The English Premier League was won by Manchester United this year, giving them a new record for the number of top-flight championships in England. United’s nineteenth title win and appearance in the Champions League final, where they were outclassed by Barcelona, suggest that it was business as usual in English football’s most important competition this year – Manchester United have won twelve championships since the inception of the Premier League in 1992, after all.
But it was a strange season. English football’s greatest club in terms of European success, Liverpool, found themselves in both financial and sporting crisis for much of the year. Their controversial owners, Tom Hicks and George Gillette, finally relinquished control of the club in autumn, bought out by New England Sports Ventures, the owners of the Boston Red Sox.
This happened to the relief and delight of Liverpool fans, who had watched the broken promises (for a new stadium, particularly), the lack of on-field success, and the club’s debts with mounting horror. That was only the first part of their season. The second involved the removal of manager Roy Hodgson in January.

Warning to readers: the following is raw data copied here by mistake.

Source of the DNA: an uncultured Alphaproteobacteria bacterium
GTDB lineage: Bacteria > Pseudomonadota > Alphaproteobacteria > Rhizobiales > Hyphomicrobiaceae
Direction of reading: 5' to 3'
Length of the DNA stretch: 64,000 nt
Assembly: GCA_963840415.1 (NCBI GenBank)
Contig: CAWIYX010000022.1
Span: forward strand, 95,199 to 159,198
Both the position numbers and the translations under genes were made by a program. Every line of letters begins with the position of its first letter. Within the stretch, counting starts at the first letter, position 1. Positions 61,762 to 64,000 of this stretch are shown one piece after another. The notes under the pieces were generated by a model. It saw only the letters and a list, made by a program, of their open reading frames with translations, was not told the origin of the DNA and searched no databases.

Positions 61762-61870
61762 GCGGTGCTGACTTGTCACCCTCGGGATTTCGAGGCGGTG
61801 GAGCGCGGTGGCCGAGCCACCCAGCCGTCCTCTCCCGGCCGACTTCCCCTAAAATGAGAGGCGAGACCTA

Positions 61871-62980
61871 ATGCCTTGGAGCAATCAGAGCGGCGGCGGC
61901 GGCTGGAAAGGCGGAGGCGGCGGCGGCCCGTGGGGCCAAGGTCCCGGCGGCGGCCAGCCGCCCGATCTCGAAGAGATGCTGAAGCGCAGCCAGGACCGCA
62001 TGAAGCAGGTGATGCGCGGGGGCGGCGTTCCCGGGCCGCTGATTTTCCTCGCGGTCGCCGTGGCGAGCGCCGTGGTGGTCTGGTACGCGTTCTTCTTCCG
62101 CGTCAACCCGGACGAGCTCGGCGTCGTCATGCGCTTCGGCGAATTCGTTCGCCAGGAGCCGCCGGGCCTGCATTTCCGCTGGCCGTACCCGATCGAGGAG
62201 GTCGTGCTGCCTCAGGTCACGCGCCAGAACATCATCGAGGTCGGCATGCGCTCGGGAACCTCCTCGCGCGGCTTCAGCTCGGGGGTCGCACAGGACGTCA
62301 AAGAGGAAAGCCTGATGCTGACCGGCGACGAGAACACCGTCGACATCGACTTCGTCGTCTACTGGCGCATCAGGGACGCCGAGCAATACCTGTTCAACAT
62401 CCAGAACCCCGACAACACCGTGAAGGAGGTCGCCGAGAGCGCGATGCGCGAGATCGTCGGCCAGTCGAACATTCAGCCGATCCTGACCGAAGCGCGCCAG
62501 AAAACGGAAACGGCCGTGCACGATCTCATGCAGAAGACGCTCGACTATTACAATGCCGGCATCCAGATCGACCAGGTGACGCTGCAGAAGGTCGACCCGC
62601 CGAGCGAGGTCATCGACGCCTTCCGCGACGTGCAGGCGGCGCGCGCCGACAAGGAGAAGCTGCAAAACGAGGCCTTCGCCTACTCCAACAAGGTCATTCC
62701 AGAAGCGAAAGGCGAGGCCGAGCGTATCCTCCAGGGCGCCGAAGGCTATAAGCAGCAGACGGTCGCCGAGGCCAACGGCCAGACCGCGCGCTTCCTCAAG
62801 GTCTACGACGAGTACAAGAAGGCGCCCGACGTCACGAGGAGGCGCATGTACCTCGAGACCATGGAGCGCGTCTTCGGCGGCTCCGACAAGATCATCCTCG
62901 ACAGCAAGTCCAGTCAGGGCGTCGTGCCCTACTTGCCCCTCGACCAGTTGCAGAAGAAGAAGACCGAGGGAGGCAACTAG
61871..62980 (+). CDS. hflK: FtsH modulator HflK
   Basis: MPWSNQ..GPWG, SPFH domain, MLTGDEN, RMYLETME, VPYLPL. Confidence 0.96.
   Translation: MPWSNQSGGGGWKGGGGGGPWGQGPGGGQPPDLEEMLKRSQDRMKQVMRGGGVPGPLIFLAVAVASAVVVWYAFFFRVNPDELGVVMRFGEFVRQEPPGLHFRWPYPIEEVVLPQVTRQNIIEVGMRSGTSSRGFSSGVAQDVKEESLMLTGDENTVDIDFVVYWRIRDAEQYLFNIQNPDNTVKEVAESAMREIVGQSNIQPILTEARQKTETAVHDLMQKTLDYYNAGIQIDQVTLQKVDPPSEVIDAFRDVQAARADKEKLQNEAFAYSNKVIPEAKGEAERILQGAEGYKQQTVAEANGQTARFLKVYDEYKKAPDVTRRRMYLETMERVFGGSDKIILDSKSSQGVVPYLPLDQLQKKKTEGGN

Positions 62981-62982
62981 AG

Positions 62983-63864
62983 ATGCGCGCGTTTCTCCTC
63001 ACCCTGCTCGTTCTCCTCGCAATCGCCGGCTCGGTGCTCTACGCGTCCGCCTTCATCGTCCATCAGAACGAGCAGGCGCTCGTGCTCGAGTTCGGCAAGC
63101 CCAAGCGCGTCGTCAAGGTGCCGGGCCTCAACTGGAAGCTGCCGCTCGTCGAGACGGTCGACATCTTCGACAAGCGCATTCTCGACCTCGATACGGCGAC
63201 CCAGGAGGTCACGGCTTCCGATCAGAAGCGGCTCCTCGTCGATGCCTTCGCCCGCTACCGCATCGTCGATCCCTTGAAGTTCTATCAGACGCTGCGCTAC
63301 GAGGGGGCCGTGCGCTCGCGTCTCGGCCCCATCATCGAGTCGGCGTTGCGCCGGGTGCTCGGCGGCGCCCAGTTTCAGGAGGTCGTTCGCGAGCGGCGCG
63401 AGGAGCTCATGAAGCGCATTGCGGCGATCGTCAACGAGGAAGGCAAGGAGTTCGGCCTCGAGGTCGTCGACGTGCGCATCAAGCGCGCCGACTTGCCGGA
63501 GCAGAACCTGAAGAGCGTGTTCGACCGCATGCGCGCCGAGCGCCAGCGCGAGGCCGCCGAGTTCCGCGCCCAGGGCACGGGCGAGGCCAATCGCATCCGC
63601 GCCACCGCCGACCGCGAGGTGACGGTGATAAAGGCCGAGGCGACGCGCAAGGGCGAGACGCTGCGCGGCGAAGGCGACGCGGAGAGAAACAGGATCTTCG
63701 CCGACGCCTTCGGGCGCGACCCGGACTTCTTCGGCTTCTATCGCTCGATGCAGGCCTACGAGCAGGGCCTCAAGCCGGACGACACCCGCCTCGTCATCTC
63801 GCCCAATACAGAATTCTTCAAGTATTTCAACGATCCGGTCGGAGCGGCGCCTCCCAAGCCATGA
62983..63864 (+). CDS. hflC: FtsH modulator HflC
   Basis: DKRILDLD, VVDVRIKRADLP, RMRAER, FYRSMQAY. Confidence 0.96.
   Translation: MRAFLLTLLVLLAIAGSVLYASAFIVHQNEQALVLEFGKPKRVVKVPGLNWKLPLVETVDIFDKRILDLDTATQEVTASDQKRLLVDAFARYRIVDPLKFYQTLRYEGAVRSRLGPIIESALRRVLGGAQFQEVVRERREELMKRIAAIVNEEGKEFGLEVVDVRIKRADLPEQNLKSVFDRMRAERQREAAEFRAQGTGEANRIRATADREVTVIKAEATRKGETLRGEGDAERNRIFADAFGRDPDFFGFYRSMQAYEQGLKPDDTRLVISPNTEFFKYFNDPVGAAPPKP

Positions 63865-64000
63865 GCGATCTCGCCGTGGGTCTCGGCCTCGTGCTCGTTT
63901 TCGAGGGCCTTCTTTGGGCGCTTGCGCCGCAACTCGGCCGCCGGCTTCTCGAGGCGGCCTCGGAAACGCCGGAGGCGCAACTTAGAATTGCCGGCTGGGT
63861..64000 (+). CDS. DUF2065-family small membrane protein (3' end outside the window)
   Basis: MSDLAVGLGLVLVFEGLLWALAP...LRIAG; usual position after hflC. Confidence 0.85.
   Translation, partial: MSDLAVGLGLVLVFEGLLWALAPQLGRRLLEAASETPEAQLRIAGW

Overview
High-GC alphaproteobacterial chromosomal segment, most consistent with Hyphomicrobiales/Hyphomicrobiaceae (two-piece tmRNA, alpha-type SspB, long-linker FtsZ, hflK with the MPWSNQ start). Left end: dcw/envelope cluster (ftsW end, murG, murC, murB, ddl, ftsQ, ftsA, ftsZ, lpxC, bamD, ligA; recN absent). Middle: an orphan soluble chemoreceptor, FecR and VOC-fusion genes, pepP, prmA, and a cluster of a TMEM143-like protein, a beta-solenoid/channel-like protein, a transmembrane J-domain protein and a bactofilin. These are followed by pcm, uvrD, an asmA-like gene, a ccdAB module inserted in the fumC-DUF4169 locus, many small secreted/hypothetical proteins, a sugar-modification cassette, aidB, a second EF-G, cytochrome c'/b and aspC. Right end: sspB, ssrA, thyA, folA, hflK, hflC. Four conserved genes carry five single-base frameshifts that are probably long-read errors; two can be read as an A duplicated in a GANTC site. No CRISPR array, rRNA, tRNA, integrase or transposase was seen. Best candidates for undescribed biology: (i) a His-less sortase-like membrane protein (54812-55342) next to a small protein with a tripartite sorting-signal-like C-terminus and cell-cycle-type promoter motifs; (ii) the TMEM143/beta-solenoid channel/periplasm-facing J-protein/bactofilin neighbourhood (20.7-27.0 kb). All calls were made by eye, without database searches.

Chelsea were the early pace setters until coach Ray Wilkins was sacked in November. Perhaps coincidentally, Chelsea lost five matches between November and the beginning of March, before a late run of form took them to within two games of the title, including a 2-1 defeat of Manchester United at Stamford Bridge
Elsewhere in the Premier League, Manchester City secured a Champions League spot for the first time. Arsenal continued to play wonderful football only to come up short at crucial times. It will now be a minimum of eight years between league championships for Arsene Wenger. Harry Redknapp’s attractive side must now hope that top European clubs do not come in for his best players – Manchester United have already expressed interest in Luka Modric.